A presentation by Lynn Kaack (Hertie School). This event is part of the Political Economy Lunch Seminar (PELS).
In policy research, large and systematic assessments of documents are often lacking, as analyzing text manually is labor-intensive and costly. Machine learning offers a new set of approaches that can help address this bottleneck. This talk will cover several examples from climate and energy policy, where natural language processing (NLP) techniques from machine learning are used to automatically analyze large bodies of text. Such applications include analyzing the policy design of renewable energy legislation, drawing insights from patent claims about innovation policy, and analyzing climate-related financial disclosures.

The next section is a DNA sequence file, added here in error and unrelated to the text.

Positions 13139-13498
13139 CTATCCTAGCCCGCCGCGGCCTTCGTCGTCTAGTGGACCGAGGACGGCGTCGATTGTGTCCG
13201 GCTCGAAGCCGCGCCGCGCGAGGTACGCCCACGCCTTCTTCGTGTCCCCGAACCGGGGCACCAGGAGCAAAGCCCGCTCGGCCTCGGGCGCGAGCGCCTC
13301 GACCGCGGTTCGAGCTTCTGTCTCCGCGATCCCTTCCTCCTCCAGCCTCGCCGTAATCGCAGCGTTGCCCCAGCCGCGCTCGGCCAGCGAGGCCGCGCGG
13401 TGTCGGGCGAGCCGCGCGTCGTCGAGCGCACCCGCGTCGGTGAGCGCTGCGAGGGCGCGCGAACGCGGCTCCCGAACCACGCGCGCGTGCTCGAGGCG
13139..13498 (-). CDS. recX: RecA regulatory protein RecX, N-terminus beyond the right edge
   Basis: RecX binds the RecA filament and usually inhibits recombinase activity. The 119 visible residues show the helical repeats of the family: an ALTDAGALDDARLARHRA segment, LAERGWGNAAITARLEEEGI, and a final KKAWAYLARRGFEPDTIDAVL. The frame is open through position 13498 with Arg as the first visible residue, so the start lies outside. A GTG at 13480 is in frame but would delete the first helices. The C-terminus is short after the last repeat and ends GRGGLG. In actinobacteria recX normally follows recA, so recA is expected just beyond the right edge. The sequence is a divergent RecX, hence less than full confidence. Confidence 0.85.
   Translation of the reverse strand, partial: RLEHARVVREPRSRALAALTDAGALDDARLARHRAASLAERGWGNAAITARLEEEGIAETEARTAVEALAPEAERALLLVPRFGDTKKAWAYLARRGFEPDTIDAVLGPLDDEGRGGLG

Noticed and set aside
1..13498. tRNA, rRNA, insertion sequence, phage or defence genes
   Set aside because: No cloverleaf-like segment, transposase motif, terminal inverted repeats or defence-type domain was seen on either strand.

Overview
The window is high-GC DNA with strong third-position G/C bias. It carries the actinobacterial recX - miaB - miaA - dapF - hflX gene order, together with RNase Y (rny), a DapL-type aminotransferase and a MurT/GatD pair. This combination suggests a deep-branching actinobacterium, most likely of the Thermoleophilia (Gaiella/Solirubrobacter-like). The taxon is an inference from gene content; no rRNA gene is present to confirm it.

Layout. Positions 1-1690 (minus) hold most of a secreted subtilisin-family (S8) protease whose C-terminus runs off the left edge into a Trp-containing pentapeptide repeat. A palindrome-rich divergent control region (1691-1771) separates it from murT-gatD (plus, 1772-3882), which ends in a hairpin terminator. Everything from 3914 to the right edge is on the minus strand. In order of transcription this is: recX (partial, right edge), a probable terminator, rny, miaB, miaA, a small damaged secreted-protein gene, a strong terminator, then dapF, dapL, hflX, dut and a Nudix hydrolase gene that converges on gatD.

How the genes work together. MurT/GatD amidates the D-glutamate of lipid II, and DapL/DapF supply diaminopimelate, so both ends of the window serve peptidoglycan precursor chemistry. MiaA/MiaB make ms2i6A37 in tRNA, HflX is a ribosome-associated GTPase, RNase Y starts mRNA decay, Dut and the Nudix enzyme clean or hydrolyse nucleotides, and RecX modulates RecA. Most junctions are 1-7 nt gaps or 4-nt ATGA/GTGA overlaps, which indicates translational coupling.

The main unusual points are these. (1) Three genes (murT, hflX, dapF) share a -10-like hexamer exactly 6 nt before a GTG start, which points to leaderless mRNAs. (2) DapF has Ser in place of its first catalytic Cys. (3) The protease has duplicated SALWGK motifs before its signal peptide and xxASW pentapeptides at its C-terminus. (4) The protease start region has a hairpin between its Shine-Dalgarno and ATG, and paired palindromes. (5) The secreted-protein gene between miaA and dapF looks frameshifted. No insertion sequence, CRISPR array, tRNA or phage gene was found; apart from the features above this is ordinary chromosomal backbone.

Lynn Kaack is Assistant Professor of Computer Science and Public Policy at the Hertie School. Her research and teaching focuses on methods from statistics and machine learning to inform climate mitigation policy across the energy sector, and on climate-related AI policy. She is a co-founder and chair of Climate Change AI, which is an organization to facilitate work at the intersection of machine learning and climate action. Previously she was Postdoctoral Researcher and Lecturer in the Energy Politics Group at ETH Zürich. She obtained a PhD in Engineering and Public Policy and a Master's in Machine Learning from Carnegie Mellon University, as well as a MS and BS in Physics from the Free University of Berlin.